Btw, EasyList doesn’t have any regexps, you must be confusing something here.

  5. Mecki78 · 2007-11-29 21:57 · #

    I can imagine why charCodeAt is as slow as substring matching. When I was going to implement a script interperter, I’d try to speed it up by doing as much work in C/C++ as possible. That means I will create a bridge from the script language to my native implementation and wherever possible perform the operation as native operation (as it is hundred times faster than implemeting the operation in the script language itself).

    So every call to charCodeAt would be translated over the bridge to a native C funktion that returns the charCode at this position. For the substring match, it would be translated to a C function, that does the substring match. If you’d profile the whole thing, you’d see that the time spend in my C function (whether it does a substring match or just looking up a single character) is so small compared to the bridge translation, that it is negligible. IOW the way over the bridge into and out of my native code is what actually takes the time here, not the thing my C function is doing.

    I guess the JS call to the function will be about 95% for the substring match and about 99% for the charCodeAt function. In both cases, over >90% is spent for the call itself. This means reducing the number of calls itself only by 50% speeds up the whole process much, much more (by about 48%) than switching from the slower call to the faster call (which might speed it up by 2% at most).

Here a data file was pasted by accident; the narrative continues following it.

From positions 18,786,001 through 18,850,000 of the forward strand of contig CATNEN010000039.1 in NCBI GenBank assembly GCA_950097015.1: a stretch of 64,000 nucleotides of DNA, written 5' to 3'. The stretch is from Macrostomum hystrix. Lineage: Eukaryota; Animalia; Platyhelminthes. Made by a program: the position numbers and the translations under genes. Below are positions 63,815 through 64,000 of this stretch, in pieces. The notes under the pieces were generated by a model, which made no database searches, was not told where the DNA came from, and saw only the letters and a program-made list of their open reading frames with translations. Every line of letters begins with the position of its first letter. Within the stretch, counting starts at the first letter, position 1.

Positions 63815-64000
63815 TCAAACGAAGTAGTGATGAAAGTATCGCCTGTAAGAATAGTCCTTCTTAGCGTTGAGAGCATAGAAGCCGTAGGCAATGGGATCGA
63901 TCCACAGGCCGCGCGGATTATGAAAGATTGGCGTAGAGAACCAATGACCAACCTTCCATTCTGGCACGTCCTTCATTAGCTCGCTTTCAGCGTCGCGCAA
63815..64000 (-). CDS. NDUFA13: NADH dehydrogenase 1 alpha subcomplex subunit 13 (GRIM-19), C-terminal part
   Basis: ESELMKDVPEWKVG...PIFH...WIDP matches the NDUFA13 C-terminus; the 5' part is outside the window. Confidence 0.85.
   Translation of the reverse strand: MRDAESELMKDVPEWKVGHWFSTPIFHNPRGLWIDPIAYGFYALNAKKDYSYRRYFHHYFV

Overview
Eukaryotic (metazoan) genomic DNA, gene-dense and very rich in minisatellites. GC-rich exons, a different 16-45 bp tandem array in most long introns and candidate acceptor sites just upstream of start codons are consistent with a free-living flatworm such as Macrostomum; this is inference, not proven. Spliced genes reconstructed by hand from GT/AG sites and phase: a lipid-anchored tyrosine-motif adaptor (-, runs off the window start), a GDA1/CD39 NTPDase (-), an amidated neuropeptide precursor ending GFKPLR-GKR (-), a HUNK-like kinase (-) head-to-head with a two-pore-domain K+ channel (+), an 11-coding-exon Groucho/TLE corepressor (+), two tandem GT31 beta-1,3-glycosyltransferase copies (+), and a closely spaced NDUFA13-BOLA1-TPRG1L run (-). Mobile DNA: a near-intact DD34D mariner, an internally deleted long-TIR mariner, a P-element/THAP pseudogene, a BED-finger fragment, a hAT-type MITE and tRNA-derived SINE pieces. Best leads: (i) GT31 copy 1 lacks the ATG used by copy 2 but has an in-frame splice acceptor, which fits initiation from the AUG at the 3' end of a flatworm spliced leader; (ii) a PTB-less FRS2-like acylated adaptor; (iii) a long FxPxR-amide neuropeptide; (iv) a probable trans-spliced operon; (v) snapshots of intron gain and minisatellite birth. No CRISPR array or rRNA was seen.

Note, that these are just my two cents, I have no idea how the JS implementation of Mozilla works :)

    Still, implementing the deregifier into the addon would be cool. It don’t needs to run every time a page is opened. It only needs to run once if the filter is added and again if it has been edited, then, a second, invisible, shadow filter is added (or maybe a couple of shadow filters), which is the real filter being used, the other one is just the one displayed to the user; that is, unless the regex is so complicated that it can’t be deregified, in which case the real regex is used.

    Reply from Wladimir Palant:

    Yes, I thought the same when I saw the results of Rabin-Karp – algorithmically it is better but the overhead for the many function calls is eating up all the advantage (at least as long as you operate on realistic sample sized). JavaScript is simply not C++ where charCodeAt would be an extremely cheap operation.

  6. isaac levy · 2008-11-23 08:31 · #

    So firefox extensions are always done in javascript? I suppose that’s fine for most extensions, but I wonder if adblock plus could be split into parts:

    1) Extension that does the tight integration into firefox